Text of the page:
A.J. Acosta opened the DMR for the Ducks and had them in sixth place after the first 1,200. Then Chad Barlow ran a torrid 400 meters, moving the Ducks to fourth before handing off to Andrew Wheating for the 800 meters. The 2008 Olympian put the Ducks into second behind Arkansas, setting the stage for Rupp's anchor leg.

Taking the baton just a step behind Arkansas' Dorian Ulrey, Rupp held second position, with California and Brigham Young in tow. He then challenged Ulrey with 300 meters remaining, and with just over a lap left, and in an all-out sprint, Rupp pulled away from Ulrey and finished the Ducks' win in 9:29.59.

"I was dead set against it until (Rupp) did such a great sales job," said Oregon Associate Athletic Director Vin Lananna. "He said `just give me the baton in second.'

"We have two choices at a meet like this, go big or don't do it al all," said Lananna. "Today we had the kind of personnel to make exciting thing happen."

The two wins on Saturday gave Rupp the 10th and 11th All-America awards of his career, making him the most honored All-American in the history of the University of Oregon. On Friday, Rupp passed women's track standout Leann Warren, who earned 10 All-America certificates from 1980-85.

The UO women were nearly as entertaining.

Theisen broke her own school record in the pentathlon, scoring 4,321 points in a third place finish. Teammate Kalindra McFadden was ninth in a personal-best 4,088 points as both women became the first Ducks to earn All-America honors in the pentathlon.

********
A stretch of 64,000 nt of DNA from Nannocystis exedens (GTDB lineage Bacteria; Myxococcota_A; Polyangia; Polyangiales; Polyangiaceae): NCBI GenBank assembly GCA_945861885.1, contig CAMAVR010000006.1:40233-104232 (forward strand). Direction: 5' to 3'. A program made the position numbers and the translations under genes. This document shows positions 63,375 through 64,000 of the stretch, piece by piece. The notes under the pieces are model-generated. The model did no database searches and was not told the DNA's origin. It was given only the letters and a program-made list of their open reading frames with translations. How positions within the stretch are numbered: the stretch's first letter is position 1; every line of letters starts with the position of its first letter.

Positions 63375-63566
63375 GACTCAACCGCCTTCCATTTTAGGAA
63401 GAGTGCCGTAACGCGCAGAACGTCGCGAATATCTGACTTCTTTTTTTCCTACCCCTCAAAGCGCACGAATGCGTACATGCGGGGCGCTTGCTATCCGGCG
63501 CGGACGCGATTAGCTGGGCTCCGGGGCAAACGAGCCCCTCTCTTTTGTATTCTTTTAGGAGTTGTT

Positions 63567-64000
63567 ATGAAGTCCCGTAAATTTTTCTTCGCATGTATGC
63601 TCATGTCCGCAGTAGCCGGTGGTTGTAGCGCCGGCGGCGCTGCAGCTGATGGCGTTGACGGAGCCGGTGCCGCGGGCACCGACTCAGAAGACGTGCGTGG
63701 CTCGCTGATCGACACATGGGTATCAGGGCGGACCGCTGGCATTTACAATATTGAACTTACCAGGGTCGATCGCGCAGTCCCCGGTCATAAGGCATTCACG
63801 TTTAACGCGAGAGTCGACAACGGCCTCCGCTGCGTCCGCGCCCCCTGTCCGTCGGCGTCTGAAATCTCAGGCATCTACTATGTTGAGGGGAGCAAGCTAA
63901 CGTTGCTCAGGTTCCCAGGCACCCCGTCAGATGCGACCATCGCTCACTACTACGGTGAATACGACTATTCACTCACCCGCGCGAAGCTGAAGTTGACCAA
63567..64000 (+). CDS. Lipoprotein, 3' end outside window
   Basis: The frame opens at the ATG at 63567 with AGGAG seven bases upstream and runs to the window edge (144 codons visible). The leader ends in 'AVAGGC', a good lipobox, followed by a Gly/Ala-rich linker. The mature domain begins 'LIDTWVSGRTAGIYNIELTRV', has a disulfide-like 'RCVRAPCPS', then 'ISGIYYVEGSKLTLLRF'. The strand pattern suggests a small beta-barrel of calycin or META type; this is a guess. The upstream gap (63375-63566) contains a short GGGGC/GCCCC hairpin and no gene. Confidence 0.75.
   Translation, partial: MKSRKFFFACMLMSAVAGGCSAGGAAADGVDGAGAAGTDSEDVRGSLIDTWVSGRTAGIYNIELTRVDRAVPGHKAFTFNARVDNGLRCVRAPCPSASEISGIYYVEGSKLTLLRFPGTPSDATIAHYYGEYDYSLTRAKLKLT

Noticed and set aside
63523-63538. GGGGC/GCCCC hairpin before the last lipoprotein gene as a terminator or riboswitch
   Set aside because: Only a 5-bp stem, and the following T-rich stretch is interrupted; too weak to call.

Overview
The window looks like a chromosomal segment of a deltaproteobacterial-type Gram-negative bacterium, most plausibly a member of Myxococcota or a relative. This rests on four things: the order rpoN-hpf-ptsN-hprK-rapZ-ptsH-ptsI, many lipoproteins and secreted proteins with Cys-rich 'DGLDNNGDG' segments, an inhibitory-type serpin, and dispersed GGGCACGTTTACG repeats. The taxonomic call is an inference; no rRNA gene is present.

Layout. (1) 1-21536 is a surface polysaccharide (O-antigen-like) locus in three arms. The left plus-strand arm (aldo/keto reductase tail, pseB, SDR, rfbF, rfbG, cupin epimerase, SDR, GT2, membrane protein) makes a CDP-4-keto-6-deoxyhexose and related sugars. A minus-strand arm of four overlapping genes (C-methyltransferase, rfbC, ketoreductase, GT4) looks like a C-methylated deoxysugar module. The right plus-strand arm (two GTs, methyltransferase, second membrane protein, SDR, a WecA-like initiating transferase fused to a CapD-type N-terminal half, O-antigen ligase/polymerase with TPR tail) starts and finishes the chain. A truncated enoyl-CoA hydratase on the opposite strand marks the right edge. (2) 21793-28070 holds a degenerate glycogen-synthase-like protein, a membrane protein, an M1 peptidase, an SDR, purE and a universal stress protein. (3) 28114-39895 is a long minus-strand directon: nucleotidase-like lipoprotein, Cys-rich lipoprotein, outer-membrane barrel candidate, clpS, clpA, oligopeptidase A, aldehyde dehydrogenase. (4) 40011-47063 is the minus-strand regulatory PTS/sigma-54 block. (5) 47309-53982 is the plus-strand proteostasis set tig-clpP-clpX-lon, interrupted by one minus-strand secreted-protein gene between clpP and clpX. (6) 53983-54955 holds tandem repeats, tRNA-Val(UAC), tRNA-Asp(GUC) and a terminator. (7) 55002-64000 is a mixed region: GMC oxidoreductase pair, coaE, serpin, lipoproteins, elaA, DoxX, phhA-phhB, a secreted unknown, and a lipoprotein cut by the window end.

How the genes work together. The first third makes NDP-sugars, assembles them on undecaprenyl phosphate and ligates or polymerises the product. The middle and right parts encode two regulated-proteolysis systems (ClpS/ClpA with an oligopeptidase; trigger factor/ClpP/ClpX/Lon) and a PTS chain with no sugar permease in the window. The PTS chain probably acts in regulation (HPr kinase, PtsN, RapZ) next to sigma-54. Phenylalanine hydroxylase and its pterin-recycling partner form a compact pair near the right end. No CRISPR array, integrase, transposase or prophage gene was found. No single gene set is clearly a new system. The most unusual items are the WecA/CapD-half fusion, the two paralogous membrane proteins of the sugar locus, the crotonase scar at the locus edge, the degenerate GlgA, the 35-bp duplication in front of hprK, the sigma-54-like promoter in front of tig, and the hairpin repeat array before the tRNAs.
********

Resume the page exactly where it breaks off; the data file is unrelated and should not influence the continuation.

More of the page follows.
"If you would have told me before the meet that I would have finished third, I would have taken it," said Theisen, who was ranked fifth nationally coming into the meet. "But I'm the kind off person who doesn't really settle. I really wanted to win.

"Still, I hit a lot of PR's and got a really good score, so it was a good day," she said.

Theisen set a personal record - and a school record - in winning the pentathlon's 60 meter hurdles, running 8.54. She also won the high jump with a clearance of 5-11.25, matching a career best. After throwing 36-7.5 in the shot put, the redshirt-freshman from Humboldt, Sask., set a collegiate best in the long jump with a mark of 19-9, which matched her best effort from high school. She closed the afternoon with a :04 personal best in the 800 meters, clocking 2:17.37.